Briggs, a seven-time Pro Bowler and three-time All Pro, was drafted by the Bears out of Arizona in the third round of the 2003 draft. He became a starter next to Brian Urlacher just three games into his rookie season, a role he wouldn’t relinquish the next twelve years.
Throughout most of his career, Briggs was the poster boy for dependability, missing just four games between 2003-2012. In 173 career games, he tallied 1,174 total tackles, 15.0 sacks, 78 passes defended, 16 interceptions, 19 forced fumbles and five touchdowns.
Briggs was one of the main cogs of Lovie Smith’s defense, during an era in which the unit was routinely ranked at or near the top of the league.
Now in the final year of a six-year contract he signed in 2008, Briggs said earlier this month he’s playing in what will likely be his final season in Chicago.
“I understand this is probably my last year as a Chicago Bear,” he said on Nov. 5. “It's the last year of my deal. It's not like I'm going to magically show up after this year and they're going to open the gates up for you. Those gates close when you're a free agent.”
The writing has been on the wall for Briggs the past two years, during which his body has broken down, playing in just 17 games combined. The Bears used second- and fourth-round picks on linebackers Jon Bostic and Khaseem Greene last year in preparation for Briggs’ departure.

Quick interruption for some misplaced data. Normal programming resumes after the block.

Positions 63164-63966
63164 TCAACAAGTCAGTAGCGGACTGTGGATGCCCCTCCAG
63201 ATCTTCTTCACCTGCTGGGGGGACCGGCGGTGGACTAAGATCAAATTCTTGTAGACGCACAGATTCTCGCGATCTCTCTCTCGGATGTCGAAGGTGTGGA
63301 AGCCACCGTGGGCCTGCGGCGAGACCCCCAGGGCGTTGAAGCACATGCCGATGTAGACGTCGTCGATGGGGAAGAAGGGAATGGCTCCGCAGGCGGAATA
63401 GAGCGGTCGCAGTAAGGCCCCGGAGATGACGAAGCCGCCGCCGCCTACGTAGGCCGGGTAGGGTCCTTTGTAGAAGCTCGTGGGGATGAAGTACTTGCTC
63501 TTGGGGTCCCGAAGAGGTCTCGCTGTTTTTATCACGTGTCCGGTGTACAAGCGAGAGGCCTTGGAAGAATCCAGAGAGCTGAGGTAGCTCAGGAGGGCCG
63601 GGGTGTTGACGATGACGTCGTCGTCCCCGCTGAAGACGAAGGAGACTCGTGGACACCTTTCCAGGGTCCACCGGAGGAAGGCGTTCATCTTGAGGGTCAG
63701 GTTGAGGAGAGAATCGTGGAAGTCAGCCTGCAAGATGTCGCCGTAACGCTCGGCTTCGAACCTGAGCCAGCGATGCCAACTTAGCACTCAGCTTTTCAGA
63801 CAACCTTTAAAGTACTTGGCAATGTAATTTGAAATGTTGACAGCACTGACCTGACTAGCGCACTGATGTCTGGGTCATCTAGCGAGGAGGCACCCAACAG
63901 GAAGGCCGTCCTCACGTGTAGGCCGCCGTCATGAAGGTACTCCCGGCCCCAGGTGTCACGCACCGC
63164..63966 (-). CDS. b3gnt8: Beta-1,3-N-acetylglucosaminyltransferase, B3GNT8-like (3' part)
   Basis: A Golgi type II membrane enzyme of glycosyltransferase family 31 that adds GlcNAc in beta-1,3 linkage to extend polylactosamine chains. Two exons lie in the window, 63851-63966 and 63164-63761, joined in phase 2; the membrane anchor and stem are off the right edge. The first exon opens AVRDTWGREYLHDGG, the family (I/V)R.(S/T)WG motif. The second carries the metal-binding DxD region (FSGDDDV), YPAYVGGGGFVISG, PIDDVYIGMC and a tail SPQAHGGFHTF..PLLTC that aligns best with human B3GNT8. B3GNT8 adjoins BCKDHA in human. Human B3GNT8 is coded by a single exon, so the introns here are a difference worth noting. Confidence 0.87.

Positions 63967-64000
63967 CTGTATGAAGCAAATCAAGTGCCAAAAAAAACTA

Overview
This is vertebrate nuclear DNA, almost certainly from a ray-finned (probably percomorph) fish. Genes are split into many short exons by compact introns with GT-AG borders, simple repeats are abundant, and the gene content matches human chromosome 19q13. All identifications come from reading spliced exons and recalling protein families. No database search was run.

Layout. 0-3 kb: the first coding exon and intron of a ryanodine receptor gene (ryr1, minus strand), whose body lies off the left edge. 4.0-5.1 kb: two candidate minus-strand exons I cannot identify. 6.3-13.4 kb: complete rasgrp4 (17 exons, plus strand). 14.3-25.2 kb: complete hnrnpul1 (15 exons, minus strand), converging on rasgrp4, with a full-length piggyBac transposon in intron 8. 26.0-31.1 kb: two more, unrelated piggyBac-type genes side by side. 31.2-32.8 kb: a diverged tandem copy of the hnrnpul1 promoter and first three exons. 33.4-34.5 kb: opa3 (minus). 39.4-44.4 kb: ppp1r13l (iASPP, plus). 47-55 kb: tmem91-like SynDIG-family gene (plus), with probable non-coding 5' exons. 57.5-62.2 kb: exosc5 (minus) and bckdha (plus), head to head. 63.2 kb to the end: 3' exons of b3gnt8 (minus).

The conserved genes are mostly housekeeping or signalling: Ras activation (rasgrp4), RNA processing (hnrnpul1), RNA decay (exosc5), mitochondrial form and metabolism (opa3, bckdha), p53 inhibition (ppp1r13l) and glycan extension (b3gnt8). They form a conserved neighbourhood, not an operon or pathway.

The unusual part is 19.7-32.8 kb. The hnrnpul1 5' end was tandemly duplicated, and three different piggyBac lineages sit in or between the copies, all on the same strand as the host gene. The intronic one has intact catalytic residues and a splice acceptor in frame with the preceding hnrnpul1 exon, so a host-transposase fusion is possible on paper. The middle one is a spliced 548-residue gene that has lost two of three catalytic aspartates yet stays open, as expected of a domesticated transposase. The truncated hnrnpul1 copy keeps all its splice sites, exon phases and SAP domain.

“I know the reality of it and I'm proud of all the years I've had here,” Briggs said. “It's been great. I couldn't have asked for a better situation each day, every practice.”
With his 12-year career in Chicago over, the debate over his Hall-of-Fame credentials begins. He’s been overshadowed by Urlacher his entire career, yet Briggs was one of the league’s best linebackers in the NFL for a decade. He’s held true to the tradition of elite linebacker play in the Windy City, following in the footsteps of Bill George, Dick Butkus and Mike Singletary, and will definitely be considered for a place in Canton.
The Bears will move forward using a combination of Jon Bostic and Christian Jones, and possibly Khaseem Greene, to replace Briggs at the weak-side linebacker position.
The team is going to miss his leadership this season, and with both Briggs and Charles Tillman done in Chicago, the Smith era has officially come to an end. It’s a sad day in many ways for Bears fans, especially with the uncertainty surrounding the club’s young crop of linebackers.
Briggs will go down as one of the greatest linebackers to ever play for the Chicago Bears. It’s been a pleasure watching him play the past 12 years.
Jeremy Stoltz is Publisher of BearReport.com and a member of the Pro Football Writers of America. He is in his fourth season covering the Chicago Bears full time. Follow Bear Report on Twitter.